Dear Helaine and Joe:
I saw an article you wrote about a set of vintage chairs. I have an old rocking chair about which I can get no information. I have had it since my mom passed away some 10 years age, and I believe she had had it at least 40 years before that. I am planning on selling it but do not know if it is worth a couple of hundred dollars or a couple of thousand. Before I make a big mistake, I would appreciate any help you can give me.
Dear M. DeG:
First of all, this is an unusual rocking chair, but that does not mean that it has an extraordinary monetary value.
The carved heads at the tops of the side posts are whimsical and fun but are not finely executed. The rest of the embellishment on the piece appears to be small areas of scroll work on the slat back where it fits into the side posts. Again, pleasant work, but not exceptional.
We see scattered pieces of embellishment in a couple of other places on the chair, but these appear to be inconsequential. However, as we studied the photos supplied by M. DeG, a weird off-the-wall idea lodged in our brains and would not go away.
The tops of the side posts curve over the top of the carved heads, and they strongly remind us of the very famous statue of Kamehameha I (1758-1819), the founder of the Hawaiian state in Honolulu. We are so strongly reminded of the king's head wearing the helmet that curves out above the face that we felt compelled to mention it.
This may just be our fevered imaginations, but the scroll decoration looks a little Polynesian, too. The Hawaiian monarchy officially ended in 1895, and many of the inhabitants of the island were not happy about the role the United States played in the event.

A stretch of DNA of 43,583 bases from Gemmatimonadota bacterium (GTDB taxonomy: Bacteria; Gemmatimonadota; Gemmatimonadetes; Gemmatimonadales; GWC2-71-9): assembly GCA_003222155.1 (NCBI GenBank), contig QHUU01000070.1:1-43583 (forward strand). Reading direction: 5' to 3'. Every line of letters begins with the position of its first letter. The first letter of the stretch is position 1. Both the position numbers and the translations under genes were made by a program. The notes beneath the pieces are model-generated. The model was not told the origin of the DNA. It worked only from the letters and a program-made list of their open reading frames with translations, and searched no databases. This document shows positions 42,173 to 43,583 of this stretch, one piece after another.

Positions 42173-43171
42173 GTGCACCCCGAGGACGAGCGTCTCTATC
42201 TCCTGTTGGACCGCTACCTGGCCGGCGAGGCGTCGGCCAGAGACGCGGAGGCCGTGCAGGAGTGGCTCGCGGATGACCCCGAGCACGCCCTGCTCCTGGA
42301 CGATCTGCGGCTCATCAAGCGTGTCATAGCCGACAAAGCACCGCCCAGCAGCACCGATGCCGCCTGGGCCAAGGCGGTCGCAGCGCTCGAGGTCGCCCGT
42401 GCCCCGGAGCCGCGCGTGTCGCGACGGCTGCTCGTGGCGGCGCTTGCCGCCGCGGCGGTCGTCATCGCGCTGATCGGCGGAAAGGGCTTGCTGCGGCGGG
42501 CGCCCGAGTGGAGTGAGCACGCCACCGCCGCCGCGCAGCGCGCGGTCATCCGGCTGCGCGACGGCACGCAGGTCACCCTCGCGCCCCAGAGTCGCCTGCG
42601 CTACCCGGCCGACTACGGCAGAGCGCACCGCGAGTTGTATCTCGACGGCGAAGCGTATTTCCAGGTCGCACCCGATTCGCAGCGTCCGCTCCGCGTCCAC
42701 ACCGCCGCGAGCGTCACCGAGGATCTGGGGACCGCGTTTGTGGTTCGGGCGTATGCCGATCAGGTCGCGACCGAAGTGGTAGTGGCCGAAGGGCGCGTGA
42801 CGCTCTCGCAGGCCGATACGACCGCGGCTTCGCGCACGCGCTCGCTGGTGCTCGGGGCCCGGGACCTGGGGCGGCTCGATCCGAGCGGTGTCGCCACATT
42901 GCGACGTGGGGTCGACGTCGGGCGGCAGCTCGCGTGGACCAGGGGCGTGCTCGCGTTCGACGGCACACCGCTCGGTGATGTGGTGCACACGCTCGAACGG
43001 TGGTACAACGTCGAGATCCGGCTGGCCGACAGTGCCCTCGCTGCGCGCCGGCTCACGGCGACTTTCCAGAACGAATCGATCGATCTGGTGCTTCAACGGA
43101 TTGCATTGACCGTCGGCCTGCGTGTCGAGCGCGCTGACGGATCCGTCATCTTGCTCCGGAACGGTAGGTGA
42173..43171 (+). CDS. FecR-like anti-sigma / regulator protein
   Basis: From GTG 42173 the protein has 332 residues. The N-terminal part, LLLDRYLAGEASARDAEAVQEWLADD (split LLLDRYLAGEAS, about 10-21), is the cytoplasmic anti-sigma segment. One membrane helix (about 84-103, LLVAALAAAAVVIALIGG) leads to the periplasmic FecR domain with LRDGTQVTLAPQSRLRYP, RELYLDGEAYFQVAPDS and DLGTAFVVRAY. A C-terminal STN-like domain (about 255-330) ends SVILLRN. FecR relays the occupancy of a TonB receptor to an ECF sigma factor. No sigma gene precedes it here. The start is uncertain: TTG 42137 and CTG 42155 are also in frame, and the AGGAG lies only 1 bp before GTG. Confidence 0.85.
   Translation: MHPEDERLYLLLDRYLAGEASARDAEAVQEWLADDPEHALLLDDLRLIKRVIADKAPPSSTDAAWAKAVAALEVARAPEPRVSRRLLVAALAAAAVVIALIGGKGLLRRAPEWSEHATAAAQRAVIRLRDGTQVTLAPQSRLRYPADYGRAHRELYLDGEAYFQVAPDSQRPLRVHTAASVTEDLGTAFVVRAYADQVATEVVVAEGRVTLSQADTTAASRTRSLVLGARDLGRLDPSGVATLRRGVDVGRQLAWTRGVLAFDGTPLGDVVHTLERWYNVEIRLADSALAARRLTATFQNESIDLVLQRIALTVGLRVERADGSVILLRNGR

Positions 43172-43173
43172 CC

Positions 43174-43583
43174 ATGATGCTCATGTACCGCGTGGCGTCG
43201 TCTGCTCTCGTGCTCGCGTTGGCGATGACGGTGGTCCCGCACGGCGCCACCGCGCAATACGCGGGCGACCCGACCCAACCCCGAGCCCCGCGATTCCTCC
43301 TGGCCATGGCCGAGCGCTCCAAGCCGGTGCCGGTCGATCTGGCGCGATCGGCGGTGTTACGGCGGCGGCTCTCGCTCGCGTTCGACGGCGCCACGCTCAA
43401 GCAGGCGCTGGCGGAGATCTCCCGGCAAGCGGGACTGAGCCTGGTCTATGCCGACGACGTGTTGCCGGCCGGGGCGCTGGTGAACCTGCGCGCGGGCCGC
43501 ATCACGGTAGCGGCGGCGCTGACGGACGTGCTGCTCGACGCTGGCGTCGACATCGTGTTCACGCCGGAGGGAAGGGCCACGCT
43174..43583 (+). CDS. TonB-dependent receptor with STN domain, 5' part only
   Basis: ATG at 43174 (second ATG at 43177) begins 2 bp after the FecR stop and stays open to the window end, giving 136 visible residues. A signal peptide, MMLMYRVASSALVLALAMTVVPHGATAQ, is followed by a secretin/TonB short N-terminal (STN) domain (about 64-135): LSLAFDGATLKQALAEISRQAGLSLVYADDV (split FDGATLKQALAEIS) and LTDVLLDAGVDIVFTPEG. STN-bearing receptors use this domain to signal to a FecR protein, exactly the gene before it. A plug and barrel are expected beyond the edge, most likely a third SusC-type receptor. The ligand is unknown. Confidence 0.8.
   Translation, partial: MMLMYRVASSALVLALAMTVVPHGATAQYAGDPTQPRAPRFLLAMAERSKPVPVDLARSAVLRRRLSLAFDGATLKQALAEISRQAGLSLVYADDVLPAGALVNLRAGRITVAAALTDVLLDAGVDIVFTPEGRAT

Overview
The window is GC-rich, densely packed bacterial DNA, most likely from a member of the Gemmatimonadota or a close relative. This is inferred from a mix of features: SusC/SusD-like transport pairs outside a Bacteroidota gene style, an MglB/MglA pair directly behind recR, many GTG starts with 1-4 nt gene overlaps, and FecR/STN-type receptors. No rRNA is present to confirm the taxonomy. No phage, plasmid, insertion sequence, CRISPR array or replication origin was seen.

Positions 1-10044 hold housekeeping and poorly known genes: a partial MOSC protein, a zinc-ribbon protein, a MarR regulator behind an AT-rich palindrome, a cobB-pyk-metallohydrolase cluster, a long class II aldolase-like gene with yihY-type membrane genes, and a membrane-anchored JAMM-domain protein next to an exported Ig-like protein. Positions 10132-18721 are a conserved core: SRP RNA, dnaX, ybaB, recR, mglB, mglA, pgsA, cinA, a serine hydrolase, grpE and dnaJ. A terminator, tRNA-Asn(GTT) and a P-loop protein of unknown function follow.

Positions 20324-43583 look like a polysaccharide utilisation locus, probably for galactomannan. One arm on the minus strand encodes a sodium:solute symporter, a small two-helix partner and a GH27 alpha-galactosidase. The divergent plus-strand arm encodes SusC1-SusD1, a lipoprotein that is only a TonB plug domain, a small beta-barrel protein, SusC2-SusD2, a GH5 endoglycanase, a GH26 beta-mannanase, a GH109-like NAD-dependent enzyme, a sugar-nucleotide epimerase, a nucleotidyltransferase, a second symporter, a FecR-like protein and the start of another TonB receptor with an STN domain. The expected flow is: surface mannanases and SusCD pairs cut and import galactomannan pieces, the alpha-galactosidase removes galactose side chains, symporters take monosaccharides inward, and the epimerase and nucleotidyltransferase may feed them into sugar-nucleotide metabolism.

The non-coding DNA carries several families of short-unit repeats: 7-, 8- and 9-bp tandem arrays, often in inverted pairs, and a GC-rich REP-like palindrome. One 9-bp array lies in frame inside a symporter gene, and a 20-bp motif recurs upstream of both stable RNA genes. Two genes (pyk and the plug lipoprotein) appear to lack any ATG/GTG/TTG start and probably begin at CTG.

Could this chair, which was made somewhere in the 1895 to 1910 timeframe, have been made partly as protest and partly as tribute to the kings and queens of Hawaii? The resemblance may not mean anything, but we think it needs to be checked out in more detail than we can provide in this space.
When we first saw the photos supplied by M. DeG, we thought it was a slam dunk that the wood was golden oak. But then we took a closer look and questions began to arise in our minds. It is sometimes very difficult to determine from a photograph what kind of wood a piece is made from. In this case, there is a slim possibility the wood could be either mango or silky oak, but an in-person inspection by a specialist would be necessary.
It is probable that the wood is golden oak and the rocking chair has a retail value in the $350 to $450 range. But, in the unlikely event the wood is mango or silky oak and the Hawaiian connection can be firmly established, that worth could soar.
Helaine Fendelman and Joe Rosson have written a number of books on antiques. Do you have an item you'd like to know more about? Contact them at Joe Rosson, 2504 Seymour Ave., Knoxville, TN 37917, or email them at firstname.lastname@example.org. If you'd like your question to be considered for their column, please include a high-resolution photo of the subject, which must be in focus, with your inquiry.